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The Marble Faun



This novel is a provocative look at American artists abroad and a groundbreaking exploration of the influence of European thought on American morality that anticipates the work of Henry James, F. Scott Fitzgerald, and Ernest Hemingway, among others. The story centers around the mysterious, tormented Miriam, her friends Kenyon and Hilda, their alluring Italian acquaintance, the faunlike Donatello, and the crime that irrevocably links them all.

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Art and Religion in the Marble Faun

I keep reading parts of The Marble Faun. After feeling oppressed by the The Scarlet Letter though the names of the Protagonists are brilliant, I saw a short film on the Fountain of Trevi on an Art Station that showed a few minutes only of ballet, songs, videos and the over-voice in this particular short art piece was Hawthorne's wonderful descriptions of this Fountain and of water. Though the second half of the book with the constant guilt ridden faun and Miriam are too much, I think that Hawthorne like many writers and other people found a kind of spiritual and emotional freedom in Italy. (D.H. Lawrence is my favorite writer esp. his essays and letter about Italy and the lighter and more living way of having a spiritual and emotional life that he found in the Italians and in himself in Italy) The tension from Hilda's and Hawthorne's Protestant attraction to the comforts and beauty of the Catholic Church also resonated with me and I was surprised to read in a review of a bio of Hawthorne that his daughter converted and started a Catholic religious order since he felt guilty that one of his ancestors prosecuted women accused of being witches and the prejudice of the Puritans against any beauty in religion and life even wearing colors and then the constant need in the Mediterranean people to create beauty even out of barbed wire in a POW camp in Britain was turned into a decoration for a chapel by an Italian prisoner during WWII. The nature writing is wonderful and I have read a believe that Hawthorne's sensitivity to the meaning within nature and beautiful way of conveying it influenced Lawrence and other writers.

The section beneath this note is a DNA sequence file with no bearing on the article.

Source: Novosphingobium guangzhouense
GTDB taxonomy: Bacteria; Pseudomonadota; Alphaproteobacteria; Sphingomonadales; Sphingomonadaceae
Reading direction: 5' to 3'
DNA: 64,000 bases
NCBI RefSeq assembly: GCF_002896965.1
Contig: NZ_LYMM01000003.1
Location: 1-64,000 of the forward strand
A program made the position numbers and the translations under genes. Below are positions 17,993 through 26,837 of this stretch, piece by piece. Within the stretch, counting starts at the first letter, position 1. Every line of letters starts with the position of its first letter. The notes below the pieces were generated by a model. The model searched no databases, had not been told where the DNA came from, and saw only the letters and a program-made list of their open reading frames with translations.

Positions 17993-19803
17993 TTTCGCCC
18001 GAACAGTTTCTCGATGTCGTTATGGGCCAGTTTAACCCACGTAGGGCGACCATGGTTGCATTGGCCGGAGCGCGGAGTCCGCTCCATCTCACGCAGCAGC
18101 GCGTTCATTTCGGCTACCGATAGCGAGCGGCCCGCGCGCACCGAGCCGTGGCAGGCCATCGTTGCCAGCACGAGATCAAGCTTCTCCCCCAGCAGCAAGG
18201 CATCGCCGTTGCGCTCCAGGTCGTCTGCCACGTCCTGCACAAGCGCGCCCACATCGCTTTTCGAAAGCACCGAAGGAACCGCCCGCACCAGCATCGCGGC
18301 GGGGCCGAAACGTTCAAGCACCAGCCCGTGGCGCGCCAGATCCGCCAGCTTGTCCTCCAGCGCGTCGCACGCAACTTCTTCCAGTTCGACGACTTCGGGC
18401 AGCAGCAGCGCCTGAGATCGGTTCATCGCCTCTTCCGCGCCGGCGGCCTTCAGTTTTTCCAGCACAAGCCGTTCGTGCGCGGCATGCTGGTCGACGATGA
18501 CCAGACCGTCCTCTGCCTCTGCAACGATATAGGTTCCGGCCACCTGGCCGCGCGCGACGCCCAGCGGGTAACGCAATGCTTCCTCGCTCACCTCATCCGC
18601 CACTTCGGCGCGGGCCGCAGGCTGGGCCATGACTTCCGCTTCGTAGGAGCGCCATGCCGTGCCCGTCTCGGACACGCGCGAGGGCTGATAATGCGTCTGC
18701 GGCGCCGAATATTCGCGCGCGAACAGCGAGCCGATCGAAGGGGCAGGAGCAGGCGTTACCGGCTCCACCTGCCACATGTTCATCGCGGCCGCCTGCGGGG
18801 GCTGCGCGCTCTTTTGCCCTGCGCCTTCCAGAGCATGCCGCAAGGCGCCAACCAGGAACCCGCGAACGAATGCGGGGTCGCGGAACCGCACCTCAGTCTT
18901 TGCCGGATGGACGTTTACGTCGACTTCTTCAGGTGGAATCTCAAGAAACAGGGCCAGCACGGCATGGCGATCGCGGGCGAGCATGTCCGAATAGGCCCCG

No Subject

I often wondered what Hawthorne's writing was like, and when I had the chance to do a research paper on him, it also gave me the chance to read his book THE MARBLE FAUN. I found this book to be in many ways an enjoyable read. The way people write today is so unlike the way that people wrote back in the 1800s that it is often at times harder for us to be able to even read one chapter of some of the classics; but if someone tries to get through this book and does, I believe they will be rewarded by the great plot and characters in it. I personally enjoyed this book quite a bit.

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